She was impossible to miss. While nearly 100 other megayachts were tied stern-to along the quays in Monaco, and while some of them were more than double her length, Ocean Glory grabbed everyone's attention and made it hard for them to turn away.
Not that any of us journalists and other dockwalkers at last September's Monaco Yacht Show were complaining. Her profile is easy on the eyes: a classic 1930's design with a plumb bow and lacquered teak topsides along her nearly 83-foot length. Once I'd crossed her passerelle to her equally classic decks and interior, I fully understood why the yard that refitted her not only took three years to do the project, but also why it did so on its own dime.
The yard in question is Amico & Co., based in Genoa, Italy. While the family-run yacht refit and repair business opened in 1985, its roots go back to 1885, when the Amico clan started repairing naval vessels. (The company maintains a commercial branch to this day, too.) Over the past 20 years, Amico has serviced a number of megayachts, including a handful of classic builds.
Which is one of the reasons why four years ago, Ocean Glory, then known as Umbrina, was taken to its facility for a refit. The yacht, originally launched as Destiny in 1935 by Glasgow-based Yarrow & Co., went through a handful of owners (and names) prior to 2001, and she was starting to look worse for wear. However, according to Alfonso Postorino, Amico & Co.'s business-development manager, the owner still hadn't made a decision about what he wanted done after a year's time had passed, so the yard offered to buy the yacht, and he accepted. "We decided to start the refitting on our own because it was a real shame to let this beautiful yacht become a wreck (and she was really close to being one)," Postorino says.
Anything that wasn't salvageable was replaced with materials that were in keeping with the yacht's era. But much of the original woodwork and even equipment was restored. For example, while the wood sole running from the saloon to the wheelhouse is new, and while the wood beams running along the overhead are as well, the slide-up windows in the saloon are original—right down to the handles. The teak paneling lining the exterior of the wheelhouse also dates back to 1935, though now it glows from under layers of lacquer; when Ocean Glory arrived at Amico, the wheelhouse fascia was coated with white paint.
And speaking of the wheelhouse, it still boasts the original compass with an oil lamp—and it still works—but the rest of the instruments here are thoroughly modern-day electronics. Perhaps most impressive of all, however, the twin 150-hp, eight-cylinder Gardiner engines that were installed in 1955 to replace her aging first set of powerplants were not replaced but "just" overhauled.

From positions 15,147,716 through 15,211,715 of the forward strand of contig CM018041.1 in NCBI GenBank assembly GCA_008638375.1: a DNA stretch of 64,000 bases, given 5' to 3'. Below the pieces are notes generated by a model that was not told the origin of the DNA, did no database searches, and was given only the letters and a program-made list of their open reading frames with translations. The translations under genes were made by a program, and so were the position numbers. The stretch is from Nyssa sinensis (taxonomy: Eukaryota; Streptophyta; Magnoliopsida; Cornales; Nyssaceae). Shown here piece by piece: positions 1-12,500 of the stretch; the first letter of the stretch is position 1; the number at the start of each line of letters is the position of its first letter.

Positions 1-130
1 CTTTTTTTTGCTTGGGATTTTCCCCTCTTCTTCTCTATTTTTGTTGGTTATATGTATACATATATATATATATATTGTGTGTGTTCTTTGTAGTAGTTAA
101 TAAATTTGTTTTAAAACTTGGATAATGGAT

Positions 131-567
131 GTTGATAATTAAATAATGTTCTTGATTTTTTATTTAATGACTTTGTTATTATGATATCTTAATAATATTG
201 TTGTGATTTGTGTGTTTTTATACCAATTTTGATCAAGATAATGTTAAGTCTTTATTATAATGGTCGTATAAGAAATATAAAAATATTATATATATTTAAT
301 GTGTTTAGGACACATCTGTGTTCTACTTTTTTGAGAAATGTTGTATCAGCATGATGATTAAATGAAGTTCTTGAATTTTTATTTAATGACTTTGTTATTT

Ocean Glory emerged from the yard in July and has been spotted everywhere from the South of France to the Ligurian coast of Italy since then. After Amico & Co. invested so much in this refit, surely it's offering the yacht for sale, yes? Actually, no. Postorino says the yard is keeping her for marketing purposes and offering her for charter. In fact, she completed six weeks of charter last summer, and at presstime Postorino said she had five booked for this year. Floating Life, a firm with offices in Switzerland and China and whose founder has 15 years of experience in charter and yacht management, has included Ocean Glory in its fleet. According to Barbara Tambani, chairman of Floating Life, the yacht's "special character really appealed to us."
No doubt that appeal is spreading as you read this.
Down The Ways
Feadship launched the second yacht in its new F45 semicustom series in October. The 146'6" Harle features an Art Deco-inspired interior design that the shipyard, Royal Van Lent, refers to as the Miami decor package. (The F45 series offers owners the choice of four design styles: Monaco, Miami, Milano, and Nautical.) Harle, like the rest of the yachts in the series, has all four guest staterooms as well as the owner's suite on the main deck, and the owner's stateroom features a skylight more than ten feet overhead. For further information, or to take a virtual tour, visit F45 Vantage.
If you're a fan of any sport that involves the water, and particularly if you're a fan of the Olympics, be sure to tune into the sailing competition this summer when the Games are held in Beijing. You'll see John Dane, CEO of Trinity Yachts, racing a Star Class boat. Various media have already picked up the story, though focusing on the fact that Dane will likely be the oldest athlete participating in the Games, at age 58. No word on whether any of Trinity's clients have offered him a week's stay onboard their yachts if he nabs the gold medal, though.
This article originally appeared in the January 2008 issue of Power & Motoryacht magazine.